Erik: The end goal isn’t living to a ripe old age. The end goal is achieving everything that you desired to do. Some of us know what our natural out is, and suicide should be seen as a natural out. Words to whoever has handled the suicide whether it’s a parent, grandparent, another family member or even the best friend, the wife: Take great solace in knowing that in the quality of love for them, the kind of attention and love that you gave to them, they didn’t take that an translate it into the power to leave this world. That’s not the motivator. It’s not about you. Take great—

    Jamie: Say that word again? (To me) It’s weird. When he gets deep, he’s not as loud as he normally is. His voice gets lower almost like a little bit of a mumble in a way.

    Erik: Just take great solace in knowing that you got to be a part of their life and that they, the person that left, were able to know when their days were over. I don’t know what else to say because like everything else we talk about, Mom, [every case] is uniquely different.

    Me: Yeah.

    Erik: We can talk about suicide, but there are so many different reasons for why we come to the decision of suicide. Every single one of them is…

    Jamie: He fades off.

    Me: I think you’ve covered it very well. We can close there. Thank you, Erik. Thank you, Jamie. Very enlightening.

    And sobering.

    How Grief Works

    How Grief Works

  • July27th2015


    I had such a great weekend at Lake LBJ. Curiously enough, we didn’t get on the lake at all. It was very hot, but bearable because it wasn’t very humid. We visited a couple of wineries for tastings and experienced some very interesting reds. The Texas Hill Country is known for its wonderful wines, both whites and reds. I’ll turn our escapades into a YouTube and post it soon.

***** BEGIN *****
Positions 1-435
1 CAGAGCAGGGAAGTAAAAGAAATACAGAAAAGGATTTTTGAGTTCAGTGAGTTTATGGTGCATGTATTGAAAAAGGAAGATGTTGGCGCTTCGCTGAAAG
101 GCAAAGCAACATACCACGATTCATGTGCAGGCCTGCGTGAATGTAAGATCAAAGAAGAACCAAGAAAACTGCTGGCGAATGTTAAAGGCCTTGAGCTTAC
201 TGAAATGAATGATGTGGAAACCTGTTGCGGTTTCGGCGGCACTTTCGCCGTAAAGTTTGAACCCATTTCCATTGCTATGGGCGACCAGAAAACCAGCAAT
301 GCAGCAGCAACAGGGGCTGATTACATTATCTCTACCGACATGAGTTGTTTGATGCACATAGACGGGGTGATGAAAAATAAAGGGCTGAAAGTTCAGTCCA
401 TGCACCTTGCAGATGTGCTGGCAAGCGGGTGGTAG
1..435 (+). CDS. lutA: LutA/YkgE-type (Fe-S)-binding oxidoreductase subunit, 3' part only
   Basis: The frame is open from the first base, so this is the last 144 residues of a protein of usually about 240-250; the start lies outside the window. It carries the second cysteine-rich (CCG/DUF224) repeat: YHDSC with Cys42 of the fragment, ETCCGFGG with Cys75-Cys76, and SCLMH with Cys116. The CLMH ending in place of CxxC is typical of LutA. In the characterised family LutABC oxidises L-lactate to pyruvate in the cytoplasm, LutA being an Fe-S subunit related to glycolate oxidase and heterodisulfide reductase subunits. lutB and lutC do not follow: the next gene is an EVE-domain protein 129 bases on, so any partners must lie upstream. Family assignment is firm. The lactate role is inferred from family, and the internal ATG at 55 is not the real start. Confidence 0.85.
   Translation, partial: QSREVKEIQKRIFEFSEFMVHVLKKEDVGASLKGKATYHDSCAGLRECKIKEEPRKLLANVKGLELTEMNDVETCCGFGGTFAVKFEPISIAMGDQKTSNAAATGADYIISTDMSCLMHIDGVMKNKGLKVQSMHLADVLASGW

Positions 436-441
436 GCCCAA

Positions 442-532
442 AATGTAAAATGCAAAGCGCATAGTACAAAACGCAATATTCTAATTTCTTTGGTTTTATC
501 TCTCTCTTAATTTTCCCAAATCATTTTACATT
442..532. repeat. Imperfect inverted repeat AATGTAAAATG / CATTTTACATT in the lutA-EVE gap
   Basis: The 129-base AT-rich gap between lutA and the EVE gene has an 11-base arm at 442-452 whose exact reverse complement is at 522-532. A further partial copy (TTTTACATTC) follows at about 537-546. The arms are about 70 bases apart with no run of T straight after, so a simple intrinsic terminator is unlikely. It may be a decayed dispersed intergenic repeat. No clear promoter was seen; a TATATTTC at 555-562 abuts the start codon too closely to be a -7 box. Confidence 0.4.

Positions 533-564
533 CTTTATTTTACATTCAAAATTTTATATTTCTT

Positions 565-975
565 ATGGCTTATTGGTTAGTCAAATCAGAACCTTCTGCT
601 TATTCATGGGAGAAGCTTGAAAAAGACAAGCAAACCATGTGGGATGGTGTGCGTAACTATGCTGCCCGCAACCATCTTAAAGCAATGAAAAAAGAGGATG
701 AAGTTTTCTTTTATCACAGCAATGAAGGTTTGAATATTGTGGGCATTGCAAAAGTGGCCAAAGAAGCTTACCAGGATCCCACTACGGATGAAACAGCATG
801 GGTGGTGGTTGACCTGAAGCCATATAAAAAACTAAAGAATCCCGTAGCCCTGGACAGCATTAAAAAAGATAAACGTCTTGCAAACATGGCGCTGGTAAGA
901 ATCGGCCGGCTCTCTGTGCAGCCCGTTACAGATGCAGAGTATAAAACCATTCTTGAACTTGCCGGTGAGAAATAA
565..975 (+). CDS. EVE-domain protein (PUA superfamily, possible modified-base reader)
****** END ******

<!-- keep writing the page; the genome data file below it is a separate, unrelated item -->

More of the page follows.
Y’all, I’m totally into Chaga mushrooms now. Don’t worry. I’m not tripping. These are mushrooms that grow on the bark of birch trees in the circumpolar regions of the world like Siberia and Northern China. Guess what you can also find there. Really, really, really old people who drink tea made from the mushrooms. It’s anti-aging properties are very powerful. That’s because it’s got the highest antioxidant rating of anything known on this planet. For example, acai berries have an ORAC index of 800. Green tea has one around 1100. Chaga mushrooms have one of 37,000! So I take the capsules and a cup of the tea every day. It’s so freaking hot here that I make it iced tea. So far, after just a week, my sense of well-being has improved. I’m also using Chaga mushroom face and body cream. It’s early yet, but my skin already feels and looks better.